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Financial inclusion: progress has been made but more needs to be done

An end to financial exclusion will only be achieved through committed leadership and coordination from national governments

By Sherard Cowper-Coles  

This article was produced in association with Financial Inclusion Commission

Financial inclusion is on the march. Increasing numbers of individuals and small businesses can access the financial system. But significant difficulties remain.  The greatest challenges are in the developing world, but even in the United Kingdom there are scores of people without bank accounts – leaving many unable to borrow, save, insure themselves or manage their money in an effective way.

Digital and mobile technology will help to complete the delivery of financial inclusion. In China in the last year, for example, millions of people were brought into the financial system via their smart phones.

But digital delivery presents new challenges for individuals without access to hand held devices, or without digital skills—in particular the elderly and disabled.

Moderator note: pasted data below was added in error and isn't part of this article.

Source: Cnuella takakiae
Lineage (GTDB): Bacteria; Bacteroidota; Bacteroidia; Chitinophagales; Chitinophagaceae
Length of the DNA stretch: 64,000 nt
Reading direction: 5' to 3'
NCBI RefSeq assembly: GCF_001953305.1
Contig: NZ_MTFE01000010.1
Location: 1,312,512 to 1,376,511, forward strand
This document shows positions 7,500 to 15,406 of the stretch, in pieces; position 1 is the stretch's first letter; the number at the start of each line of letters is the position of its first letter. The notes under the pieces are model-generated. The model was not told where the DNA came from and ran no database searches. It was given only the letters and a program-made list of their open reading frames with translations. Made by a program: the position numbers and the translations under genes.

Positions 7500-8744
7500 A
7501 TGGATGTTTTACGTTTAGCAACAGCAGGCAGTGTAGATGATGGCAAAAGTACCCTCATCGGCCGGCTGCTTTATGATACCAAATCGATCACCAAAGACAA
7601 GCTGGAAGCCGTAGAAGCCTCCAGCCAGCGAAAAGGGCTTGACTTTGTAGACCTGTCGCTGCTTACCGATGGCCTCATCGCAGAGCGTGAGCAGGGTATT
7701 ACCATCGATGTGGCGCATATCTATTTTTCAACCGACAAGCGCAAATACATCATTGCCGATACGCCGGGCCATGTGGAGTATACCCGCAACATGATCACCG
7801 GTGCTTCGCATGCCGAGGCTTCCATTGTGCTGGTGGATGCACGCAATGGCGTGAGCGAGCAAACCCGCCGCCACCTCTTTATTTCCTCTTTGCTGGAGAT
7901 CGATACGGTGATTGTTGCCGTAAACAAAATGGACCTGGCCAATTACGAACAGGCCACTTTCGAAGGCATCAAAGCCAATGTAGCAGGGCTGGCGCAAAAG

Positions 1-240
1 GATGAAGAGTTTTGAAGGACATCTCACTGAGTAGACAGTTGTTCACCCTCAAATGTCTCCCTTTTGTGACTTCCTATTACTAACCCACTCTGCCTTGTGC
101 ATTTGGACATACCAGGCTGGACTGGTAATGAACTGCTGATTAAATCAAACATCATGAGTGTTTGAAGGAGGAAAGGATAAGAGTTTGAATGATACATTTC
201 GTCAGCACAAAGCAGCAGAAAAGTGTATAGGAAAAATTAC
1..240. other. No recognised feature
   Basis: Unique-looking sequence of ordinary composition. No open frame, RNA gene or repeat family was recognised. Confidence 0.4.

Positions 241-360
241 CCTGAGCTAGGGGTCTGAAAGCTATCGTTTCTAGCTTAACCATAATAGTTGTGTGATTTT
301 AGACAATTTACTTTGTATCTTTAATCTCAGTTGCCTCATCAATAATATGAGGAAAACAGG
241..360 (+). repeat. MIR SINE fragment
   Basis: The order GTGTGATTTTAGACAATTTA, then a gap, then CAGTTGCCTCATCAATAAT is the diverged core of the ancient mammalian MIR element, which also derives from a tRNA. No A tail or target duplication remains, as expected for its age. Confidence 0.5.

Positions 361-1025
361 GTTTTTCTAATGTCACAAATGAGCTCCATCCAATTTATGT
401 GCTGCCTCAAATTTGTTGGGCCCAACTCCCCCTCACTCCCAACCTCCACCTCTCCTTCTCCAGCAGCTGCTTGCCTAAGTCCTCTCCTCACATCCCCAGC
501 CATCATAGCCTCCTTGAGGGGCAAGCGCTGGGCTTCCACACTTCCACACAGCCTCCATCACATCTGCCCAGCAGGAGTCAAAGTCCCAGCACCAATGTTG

Over the past year, there has been encouraging news on financial inclusion, in Britain and internationally.

In the UK, Prime Minister Theresa May’s government shows signs of addressing the financial inclusion agenda, with the appointment a Minister for Financial Inclusion at the Department for Work and Pensions. The government has stated its commitment to delivering “a country that works for everyone”, and a crucial element of this vision is a financial system which works for every section of society.

The government is expected to respond in full to the House of Lords Select Committee on Financial Exclusion and a Bill is passing through Parliament to create a unified money advice body, covering pensions, debt and all other aspects of financial advice. The Commission is delighted that the London Assembly is conducting an inquiry into the Mayor’s plans for promoting financial inclusion in London.

Internationally, the IMF/World Bank annual meetings in Washington last October put financial inclusion at the top of the public policy agenda—with numerous meetings and debates ranging from digital inclusion to the dangers of a binary approach to de-risking.

But an end to financial exclusion will only be achieved through committed leadership and coordination from national governments. The Financial Inclusion Commission urges the British government to make financial inclusion a national public policy priority—embedded across every relevant government departments. We are committed to working with politicians, industry partners and the third sector to tackle financial exclusion—which has no place in 21st Century Britain.

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